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does a safer language mean it is slower to run?

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Nasser M. Abbasi

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Jun 7, 2023, 11:55:55 PM6/7/23
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Some folks in this thread

https://discourse.julialang.org/t/comparison-of-rust-to-julia-for-scientific-computing/78508

"I’m not an expert, but my feeling is that Rust is a “safer” language,
which to me means it must be slower."

etc..

Some in that thread seem to argue that a safer language
will/could be slower than otherwise.

Since Ada is known to be one of the safest languages,
do others here feel there is any truth to this?

I thought that by having more type information in the language,
the compile will be able to make more optimizations (because it
know more), and hence the generated code should actually be
faster, not slower with a language that is less safe?

I am not a compiler expert but what do others here think?

--Nasser

Niklas Holsti

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Jun 8, 2023, 2:57:17 AM6/8/23
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If a language needs run-time checks to ensure safety, those checks
usually take some time, making for slower execution.

If a language has a type system and compilation-time (legality) rules
such that the compiler can prove that some run-time checks are not
needed, that reduces or eliminates the slow-down. This is the case for Ada.

The effect of type information on optimization is harder (at least for
me) to understand. If the type information lets the compiler assume that
some objects are not aliased, that can help optimization because more
computation can be done in registers alone, without using main memory.
This applies to Ada, but also applies to standard C, for example,
although some people use non-standard C features (compiler options) to
negate this.

However, when comparing the "speed" of two languages and their two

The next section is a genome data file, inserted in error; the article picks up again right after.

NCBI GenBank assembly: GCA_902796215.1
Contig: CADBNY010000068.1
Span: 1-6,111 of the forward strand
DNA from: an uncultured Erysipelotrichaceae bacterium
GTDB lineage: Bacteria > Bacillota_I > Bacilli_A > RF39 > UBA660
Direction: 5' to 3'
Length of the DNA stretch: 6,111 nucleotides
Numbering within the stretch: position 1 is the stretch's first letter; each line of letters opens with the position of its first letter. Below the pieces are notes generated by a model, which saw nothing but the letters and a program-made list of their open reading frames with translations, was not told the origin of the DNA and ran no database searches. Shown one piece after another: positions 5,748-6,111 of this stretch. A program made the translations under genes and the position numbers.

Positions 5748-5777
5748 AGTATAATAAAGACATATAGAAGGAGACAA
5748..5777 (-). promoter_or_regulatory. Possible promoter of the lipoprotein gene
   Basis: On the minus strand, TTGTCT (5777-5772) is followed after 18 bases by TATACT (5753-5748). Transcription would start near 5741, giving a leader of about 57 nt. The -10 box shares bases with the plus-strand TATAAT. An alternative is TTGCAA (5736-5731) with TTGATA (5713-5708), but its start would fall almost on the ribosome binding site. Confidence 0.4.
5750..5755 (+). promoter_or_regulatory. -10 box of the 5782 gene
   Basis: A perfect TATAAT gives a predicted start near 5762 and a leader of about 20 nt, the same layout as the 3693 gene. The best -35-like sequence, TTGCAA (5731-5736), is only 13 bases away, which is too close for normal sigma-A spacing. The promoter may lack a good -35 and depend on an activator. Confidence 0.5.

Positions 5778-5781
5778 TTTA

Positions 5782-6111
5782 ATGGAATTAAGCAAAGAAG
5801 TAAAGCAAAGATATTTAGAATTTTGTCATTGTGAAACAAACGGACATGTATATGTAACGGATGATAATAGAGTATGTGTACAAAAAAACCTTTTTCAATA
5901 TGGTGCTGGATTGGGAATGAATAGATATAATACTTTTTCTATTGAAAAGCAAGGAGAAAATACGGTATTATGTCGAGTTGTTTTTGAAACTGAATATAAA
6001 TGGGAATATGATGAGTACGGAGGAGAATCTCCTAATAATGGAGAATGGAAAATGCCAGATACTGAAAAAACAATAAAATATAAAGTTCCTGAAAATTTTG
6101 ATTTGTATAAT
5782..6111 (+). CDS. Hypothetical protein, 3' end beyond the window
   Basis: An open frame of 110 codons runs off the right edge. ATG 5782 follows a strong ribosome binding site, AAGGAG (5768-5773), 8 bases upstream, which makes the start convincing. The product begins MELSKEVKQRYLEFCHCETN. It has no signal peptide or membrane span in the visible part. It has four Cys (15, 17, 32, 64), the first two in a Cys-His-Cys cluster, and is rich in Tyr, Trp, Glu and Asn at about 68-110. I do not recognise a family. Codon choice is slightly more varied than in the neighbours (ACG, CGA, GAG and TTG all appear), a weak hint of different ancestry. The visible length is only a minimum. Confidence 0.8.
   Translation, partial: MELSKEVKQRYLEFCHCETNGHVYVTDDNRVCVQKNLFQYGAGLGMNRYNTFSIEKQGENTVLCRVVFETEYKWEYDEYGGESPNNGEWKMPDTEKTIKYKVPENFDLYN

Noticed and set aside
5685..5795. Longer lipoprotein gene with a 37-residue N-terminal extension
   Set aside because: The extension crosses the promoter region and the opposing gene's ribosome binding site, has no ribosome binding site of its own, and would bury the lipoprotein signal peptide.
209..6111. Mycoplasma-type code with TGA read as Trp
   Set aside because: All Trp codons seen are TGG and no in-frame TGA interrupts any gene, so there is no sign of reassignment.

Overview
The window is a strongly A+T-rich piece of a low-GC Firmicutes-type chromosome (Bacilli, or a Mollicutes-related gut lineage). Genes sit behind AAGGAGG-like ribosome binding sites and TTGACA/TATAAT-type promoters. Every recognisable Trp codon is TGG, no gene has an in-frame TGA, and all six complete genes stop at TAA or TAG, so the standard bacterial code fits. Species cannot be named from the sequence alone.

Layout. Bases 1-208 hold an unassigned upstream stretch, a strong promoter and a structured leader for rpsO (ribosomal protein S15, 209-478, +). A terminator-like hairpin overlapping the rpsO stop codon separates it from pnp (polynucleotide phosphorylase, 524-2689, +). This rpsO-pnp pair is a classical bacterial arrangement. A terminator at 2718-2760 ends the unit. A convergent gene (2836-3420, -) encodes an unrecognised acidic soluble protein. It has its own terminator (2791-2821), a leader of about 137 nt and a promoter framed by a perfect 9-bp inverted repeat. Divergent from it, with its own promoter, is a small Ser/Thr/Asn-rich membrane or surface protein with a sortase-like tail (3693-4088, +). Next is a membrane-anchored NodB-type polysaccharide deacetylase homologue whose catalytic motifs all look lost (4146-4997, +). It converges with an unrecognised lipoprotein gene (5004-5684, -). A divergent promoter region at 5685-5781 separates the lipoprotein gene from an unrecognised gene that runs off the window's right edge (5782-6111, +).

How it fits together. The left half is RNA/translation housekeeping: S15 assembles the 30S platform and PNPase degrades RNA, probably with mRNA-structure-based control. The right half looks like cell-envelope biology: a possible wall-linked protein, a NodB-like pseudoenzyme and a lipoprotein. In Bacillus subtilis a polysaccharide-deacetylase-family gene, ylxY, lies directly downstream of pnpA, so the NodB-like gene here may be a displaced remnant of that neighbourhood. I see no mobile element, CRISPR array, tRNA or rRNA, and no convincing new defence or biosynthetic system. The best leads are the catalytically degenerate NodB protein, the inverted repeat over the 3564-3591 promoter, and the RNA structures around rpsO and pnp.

implementations I think that the implementations usually matter more
than the languages.

Dmitry A. Kazakov

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Jun 8, 2023, 4:00:55 AM6/8/23
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On 2023-06-08 05:55, Nasser M. Abbasi wrote:
> Some folks in this thread
>
> https://discourse.julialang.org/t/comparison-of-rust-to-julia-for-scientific-computing/78508
>
> "I’m not an expert, but my feeling is that Rust is a “safer” language,
> which to me means it must be slower."

I think comparison is misplaced. Julia is an interpreted language, very
slow, on par with Python. It has memory mapped arrays like Ada does, but
lacks Python's precompiled modules. The syntax is wonderfully arbitrary
and unpredictable...

> Some in that thread seem to argue that a safer language
> will/could be slower than otherwise.

> Since Ada is known to be one of the safest languages,
> do others here feel there is any truth to this?
>
> I thought that by having more type information in the language,
> the compile will be able to make more optimizations (because it
> know more), and hence the generated code should actually be
> faster, not slower with a language that is less safe?
>
> I am not a compiler expert but what do others here think?